Public Choice originated as a heterodox corrective to a misguided focus on “market failure,” a central concept in the welfare economics literature of the 1950s. The orthodox work compared real-world markets with the “ideal” allocation of resources that would be selected by an omniscient, benevolent despot.

Opponents argued that government also faces the “knowledge problem,” and state employees are not immune to incentives. Real governments are neither omniscient nor benevolent, and so state action is not always better than markets. Sometimes, relying on government may make things much worse. In fact, it has been estimated that the total “killing by the state,” or total death toll from democide, exceeds 250 million since 1800.

Still, unless you are an anarchist, you accept that some government is necessary. But how much? Doing what? James Madison, primary author of the US Constitution, argued that (1) if people were angels no government would be necessary, and (2) if people were governed by angels then no constitutions would be necessary. But government is necessary, and constitutions are necessary, so market failure has reasonably to be compared to its doppelganger, “government failure.”

In deciding whether to use markets or the state, the real question is comparative: Which imperfect system solves the problem of ordering society relatively better, in a particular context, addressing a specific problem? In analytic terms, more mundane government failures can be divided into two types: failures of substance and failures of procedure.

1. Substance

Since (almost) any political order is better than the Hobbesian state of nature, failed states are the clearest examples of substantive government failure. The failure to keep order, to maintain property rights (including collective control to solve commons problems), to maintain a reasonably efficient and fair judicial system, and to maintain both the value of the currency and the ability to borrow by avoiding excessive debt, are all examples of substantive government failure. By these standards, many US municipalities are astonishing failures, and have been for years.

At the national level, there is a list of substantive government failure in the US over the past three decades:

The presence of these substantive government failures need not be taken as a need for expansion of the market sector. They are instead per se failures of basic government functions. Nonetheless, this panoply of failure does raise the question of whether the scope of state action should be restricted to the functions listed above, with an eye toward improving the function of the state by restricting its charter; This approach is characteristic of “state capacity libertarianism.”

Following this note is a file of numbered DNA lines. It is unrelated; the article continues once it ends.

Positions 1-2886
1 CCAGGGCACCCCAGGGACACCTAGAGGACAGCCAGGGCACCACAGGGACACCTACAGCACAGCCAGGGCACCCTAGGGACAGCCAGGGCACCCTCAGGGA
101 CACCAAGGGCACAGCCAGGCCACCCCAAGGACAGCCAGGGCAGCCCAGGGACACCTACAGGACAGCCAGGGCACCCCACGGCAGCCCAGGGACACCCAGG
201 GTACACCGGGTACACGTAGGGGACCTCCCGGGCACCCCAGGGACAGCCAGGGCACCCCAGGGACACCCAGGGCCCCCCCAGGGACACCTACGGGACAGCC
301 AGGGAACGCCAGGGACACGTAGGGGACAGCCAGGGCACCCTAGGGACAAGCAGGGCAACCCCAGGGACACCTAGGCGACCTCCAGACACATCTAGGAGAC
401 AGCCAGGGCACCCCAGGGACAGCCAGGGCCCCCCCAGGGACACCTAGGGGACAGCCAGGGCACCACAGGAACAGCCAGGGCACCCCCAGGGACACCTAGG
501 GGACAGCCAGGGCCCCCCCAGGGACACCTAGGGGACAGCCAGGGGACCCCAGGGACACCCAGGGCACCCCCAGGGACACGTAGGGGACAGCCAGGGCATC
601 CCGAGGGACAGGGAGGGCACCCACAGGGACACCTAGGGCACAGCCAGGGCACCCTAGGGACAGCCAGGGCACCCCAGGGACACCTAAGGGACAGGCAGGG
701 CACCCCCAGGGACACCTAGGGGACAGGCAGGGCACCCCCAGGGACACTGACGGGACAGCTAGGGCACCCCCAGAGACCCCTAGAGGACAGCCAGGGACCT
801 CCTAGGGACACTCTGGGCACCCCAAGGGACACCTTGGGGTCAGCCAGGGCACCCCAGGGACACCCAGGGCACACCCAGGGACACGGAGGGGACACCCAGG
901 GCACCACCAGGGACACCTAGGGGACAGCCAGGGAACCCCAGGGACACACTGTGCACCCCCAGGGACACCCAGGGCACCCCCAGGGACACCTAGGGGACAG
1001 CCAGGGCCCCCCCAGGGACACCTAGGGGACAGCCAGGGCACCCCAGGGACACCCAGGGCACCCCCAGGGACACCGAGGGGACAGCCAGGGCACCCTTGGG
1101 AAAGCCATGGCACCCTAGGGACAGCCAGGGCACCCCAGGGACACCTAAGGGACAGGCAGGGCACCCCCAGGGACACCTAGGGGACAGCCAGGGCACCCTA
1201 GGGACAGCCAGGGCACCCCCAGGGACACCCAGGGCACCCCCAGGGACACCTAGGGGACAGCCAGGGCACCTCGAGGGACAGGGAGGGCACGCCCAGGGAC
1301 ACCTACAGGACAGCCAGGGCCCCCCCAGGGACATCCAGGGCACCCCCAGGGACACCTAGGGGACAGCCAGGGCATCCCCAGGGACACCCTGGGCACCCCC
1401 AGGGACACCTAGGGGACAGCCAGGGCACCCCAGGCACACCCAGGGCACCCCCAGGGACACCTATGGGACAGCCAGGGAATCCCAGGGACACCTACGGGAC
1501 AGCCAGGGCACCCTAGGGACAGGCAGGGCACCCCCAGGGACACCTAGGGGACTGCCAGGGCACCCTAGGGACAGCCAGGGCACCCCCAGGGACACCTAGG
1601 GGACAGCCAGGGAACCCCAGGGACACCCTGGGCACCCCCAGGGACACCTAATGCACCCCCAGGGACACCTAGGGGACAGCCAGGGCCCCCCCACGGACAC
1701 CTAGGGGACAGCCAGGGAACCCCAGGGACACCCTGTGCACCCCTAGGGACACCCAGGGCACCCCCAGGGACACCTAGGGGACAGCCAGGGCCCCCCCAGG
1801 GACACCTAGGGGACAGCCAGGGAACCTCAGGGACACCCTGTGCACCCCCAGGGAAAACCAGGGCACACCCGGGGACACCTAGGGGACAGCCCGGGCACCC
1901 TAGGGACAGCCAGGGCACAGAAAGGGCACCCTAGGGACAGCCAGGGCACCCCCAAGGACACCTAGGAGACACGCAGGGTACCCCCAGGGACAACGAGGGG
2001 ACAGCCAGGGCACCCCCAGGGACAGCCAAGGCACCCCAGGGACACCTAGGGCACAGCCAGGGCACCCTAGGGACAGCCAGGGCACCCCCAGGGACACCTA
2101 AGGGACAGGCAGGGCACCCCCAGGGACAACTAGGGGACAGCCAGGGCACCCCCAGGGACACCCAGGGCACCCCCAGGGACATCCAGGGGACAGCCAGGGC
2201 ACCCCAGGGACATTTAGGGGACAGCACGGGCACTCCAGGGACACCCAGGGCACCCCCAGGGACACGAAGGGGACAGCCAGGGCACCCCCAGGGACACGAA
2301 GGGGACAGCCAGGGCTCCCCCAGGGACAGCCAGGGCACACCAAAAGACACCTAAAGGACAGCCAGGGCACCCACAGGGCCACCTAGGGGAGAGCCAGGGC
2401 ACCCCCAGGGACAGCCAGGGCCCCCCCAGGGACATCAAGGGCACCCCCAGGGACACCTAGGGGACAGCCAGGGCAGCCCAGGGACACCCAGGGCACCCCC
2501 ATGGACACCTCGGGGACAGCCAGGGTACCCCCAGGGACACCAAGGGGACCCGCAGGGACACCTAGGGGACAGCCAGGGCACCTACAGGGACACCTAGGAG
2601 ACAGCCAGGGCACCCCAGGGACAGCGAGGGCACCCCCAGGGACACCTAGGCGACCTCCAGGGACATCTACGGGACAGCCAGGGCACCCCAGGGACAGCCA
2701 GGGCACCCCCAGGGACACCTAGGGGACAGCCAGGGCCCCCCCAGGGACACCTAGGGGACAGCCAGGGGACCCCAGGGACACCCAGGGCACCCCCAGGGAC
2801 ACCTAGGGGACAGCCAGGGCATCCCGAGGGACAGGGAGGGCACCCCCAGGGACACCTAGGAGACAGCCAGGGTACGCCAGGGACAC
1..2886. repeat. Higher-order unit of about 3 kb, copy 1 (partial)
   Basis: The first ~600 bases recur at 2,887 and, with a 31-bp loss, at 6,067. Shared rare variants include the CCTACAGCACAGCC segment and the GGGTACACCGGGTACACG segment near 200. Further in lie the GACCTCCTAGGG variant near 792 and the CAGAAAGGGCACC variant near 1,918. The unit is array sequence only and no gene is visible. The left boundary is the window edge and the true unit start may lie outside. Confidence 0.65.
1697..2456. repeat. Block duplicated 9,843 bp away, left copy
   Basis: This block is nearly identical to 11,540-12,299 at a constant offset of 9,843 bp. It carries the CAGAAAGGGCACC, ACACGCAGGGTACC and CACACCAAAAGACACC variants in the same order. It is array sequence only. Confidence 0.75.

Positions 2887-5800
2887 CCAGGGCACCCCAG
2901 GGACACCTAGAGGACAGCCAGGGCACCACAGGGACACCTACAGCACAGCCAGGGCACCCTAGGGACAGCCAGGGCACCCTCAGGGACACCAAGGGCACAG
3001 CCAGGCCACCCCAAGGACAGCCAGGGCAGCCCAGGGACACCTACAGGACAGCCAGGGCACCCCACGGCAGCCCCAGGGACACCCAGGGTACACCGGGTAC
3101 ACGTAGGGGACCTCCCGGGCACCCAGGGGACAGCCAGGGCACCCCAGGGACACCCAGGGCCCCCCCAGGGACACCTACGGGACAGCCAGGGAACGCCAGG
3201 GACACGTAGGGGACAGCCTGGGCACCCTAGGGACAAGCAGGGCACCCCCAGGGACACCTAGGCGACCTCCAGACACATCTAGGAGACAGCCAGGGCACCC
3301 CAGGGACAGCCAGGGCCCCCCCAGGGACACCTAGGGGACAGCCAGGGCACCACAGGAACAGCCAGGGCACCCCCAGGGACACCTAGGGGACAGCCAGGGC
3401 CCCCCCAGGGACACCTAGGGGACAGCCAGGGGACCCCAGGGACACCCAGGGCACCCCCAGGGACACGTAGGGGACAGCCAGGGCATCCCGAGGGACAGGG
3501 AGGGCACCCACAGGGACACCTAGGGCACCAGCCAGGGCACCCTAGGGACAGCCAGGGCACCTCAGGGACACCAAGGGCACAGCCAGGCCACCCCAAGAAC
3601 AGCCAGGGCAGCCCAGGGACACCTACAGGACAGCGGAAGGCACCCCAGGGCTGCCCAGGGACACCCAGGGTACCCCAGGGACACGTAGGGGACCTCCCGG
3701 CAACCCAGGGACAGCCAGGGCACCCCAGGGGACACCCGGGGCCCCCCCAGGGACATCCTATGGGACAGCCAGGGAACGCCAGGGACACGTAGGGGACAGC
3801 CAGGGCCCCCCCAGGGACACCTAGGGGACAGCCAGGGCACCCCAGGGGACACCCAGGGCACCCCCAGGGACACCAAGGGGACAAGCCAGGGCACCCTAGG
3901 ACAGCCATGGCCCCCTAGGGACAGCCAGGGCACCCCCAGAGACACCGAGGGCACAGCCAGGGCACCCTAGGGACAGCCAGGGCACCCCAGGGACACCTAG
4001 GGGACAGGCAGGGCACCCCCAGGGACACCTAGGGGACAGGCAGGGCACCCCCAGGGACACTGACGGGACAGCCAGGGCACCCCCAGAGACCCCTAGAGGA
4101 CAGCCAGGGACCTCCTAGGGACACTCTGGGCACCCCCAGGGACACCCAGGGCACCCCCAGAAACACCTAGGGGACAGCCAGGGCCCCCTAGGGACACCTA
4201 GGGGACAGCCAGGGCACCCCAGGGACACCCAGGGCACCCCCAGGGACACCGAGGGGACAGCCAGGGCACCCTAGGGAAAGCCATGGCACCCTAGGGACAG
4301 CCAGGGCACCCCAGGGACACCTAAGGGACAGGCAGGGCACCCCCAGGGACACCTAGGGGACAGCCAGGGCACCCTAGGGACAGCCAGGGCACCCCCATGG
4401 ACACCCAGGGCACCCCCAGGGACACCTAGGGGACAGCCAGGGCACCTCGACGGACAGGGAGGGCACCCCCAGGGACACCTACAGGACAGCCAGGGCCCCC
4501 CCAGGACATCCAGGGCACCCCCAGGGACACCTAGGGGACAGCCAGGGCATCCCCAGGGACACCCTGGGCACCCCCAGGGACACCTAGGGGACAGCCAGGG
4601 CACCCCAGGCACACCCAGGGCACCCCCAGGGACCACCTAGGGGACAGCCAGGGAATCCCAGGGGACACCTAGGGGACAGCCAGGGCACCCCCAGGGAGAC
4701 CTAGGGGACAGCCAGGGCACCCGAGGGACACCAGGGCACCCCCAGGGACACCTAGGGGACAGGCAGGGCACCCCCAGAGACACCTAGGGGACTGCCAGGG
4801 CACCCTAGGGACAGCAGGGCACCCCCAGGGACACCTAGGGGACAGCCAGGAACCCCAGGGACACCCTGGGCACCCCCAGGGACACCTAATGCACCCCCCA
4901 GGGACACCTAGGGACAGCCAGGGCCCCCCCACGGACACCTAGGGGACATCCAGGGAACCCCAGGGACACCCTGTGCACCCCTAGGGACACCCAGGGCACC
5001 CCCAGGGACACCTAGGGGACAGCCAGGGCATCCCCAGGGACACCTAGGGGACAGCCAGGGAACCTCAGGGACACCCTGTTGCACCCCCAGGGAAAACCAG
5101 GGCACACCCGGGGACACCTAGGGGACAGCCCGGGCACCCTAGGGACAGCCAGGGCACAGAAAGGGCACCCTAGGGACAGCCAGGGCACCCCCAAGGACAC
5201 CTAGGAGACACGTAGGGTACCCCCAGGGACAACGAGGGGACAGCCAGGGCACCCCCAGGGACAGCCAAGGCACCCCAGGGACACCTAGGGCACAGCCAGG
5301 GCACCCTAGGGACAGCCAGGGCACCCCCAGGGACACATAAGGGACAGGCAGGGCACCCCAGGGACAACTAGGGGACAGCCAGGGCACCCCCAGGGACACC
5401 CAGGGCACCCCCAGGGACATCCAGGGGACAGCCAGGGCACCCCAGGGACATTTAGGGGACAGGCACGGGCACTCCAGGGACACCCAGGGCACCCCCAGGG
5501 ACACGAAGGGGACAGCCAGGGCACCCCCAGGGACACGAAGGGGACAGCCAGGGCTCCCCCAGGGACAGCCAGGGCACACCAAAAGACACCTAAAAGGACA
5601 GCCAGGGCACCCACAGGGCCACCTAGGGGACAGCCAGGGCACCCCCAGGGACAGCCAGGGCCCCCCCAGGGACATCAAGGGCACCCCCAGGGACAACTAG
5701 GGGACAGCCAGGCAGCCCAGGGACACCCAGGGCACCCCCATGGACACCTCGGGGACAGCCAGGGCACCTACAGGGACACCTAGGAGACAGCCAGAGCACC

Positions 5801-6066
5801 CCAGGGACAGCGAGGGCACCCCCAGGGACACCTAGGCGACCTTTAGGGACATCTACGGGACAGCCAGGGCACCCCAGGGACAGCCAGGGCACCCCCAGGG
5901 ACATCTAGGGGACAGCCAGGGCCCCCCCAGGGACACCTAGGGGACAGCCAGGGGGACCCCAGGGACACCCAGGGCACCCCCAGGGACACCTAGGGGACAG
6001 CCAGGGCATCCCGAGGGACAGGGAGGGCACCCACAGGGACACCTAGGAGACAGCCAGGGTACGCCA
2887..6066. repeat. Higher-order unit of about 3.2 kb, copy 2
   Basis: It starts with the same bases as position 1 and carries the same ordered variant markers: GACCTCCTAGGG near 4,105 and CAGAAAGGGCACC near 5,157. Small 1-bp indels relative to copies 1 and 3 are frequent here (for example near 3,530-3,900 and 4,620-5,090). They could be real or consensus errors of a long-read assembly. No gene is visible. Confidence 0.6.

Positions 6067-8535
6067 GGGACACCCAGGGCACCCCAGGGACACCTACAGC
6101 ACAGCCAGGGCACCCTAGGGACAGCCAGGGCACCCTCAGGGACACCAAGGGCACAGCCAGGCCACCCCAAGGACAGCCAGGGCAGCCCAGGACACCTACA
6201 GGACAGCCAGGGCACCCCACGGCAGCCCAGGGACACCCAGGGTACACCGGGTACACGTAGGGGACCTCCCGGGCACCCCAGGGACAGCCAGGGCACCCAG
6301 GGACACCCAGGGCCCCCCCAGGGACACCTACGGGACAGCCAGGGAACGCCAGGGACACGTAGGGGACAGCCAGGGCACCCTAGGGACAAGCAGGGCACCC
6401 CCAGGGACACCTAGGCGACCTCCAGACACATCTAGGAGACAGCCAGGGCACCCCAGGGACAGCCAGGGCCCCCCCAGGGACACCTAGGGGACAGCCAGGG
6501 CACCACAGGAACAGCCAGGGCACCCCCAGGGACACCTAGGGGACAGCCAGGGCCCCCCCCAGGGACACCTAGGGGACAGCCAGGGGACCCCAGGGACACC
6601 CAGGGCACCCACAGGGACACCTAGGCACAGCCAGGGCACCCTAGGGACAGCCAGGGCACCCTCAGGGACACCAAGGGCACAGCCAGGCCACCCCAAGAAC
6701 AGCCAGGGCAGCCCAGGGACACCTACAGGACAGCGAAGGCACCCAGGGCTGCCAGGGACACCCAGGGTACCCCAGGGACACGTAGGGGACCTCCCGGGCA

2. Procedure

The fundamental political problem is the choice among Pareto optima. The reason is that any decision that is Pareto-improving will—in principle—be chosen by unanimous consent. But there are often two, or more, alternatives to the status quo, both of which are Pareto improvements, but which differ in those who would benefit from the change. Or, what amounts to the same thing, the existing situation is a Pareto optimum, and an alternative Pareto optimum has been proposed. By definition, the alternative will make some people better off, but some people will be worse off.

Which of the alternatives is “better,” in the sense that it would be chosen by an omniscient, benevolent despot? You might think that’s a ridiculous standard, but remember that is how “market failure” is measured. William Keech and I argued that government must somehow choose the “best” Pareto optimum, meaning that the utilitarian problem posed by the Kaldor-Hicks- Scitovsky paradigm will yield the maximum gains to the gainers, which must be larger than the losses to the losers.